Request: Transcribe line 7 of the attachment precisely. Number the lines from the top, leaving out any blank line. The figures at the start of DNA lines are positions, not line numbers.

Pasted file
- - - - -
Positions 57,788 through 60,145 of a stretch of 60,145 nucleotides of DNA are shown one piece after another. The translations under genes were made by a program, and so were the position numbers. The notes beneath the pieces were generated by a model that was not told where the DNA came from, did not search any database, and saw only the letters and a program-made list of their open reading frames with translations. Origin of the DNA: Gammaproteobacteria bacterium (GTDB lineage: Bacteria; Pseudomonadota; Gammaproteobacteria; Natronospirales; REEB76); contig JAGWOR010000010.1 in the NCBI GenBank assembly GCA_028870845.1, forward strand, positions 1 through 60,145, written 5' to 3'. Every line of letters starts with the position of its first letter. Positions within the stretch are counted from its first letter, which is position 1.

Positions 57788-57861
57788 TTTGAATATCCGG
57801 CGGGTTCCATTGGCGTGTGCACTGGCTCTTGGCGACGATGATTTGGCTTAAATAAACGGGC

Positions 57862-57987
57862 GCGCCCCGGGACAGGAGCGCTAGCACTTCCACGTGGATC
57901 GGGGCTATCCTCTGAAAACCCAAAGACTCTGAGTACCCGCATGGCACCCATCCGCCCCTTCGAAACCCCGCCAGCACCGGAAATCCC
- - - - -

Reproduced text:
57901 GGGGCTATCCTCTGAAAACCCAAAGACTCTGAGTACCCGCATGGCACCCATCCGCCCCTTCGAAACCCCGCCAGCACCGGAAATCCC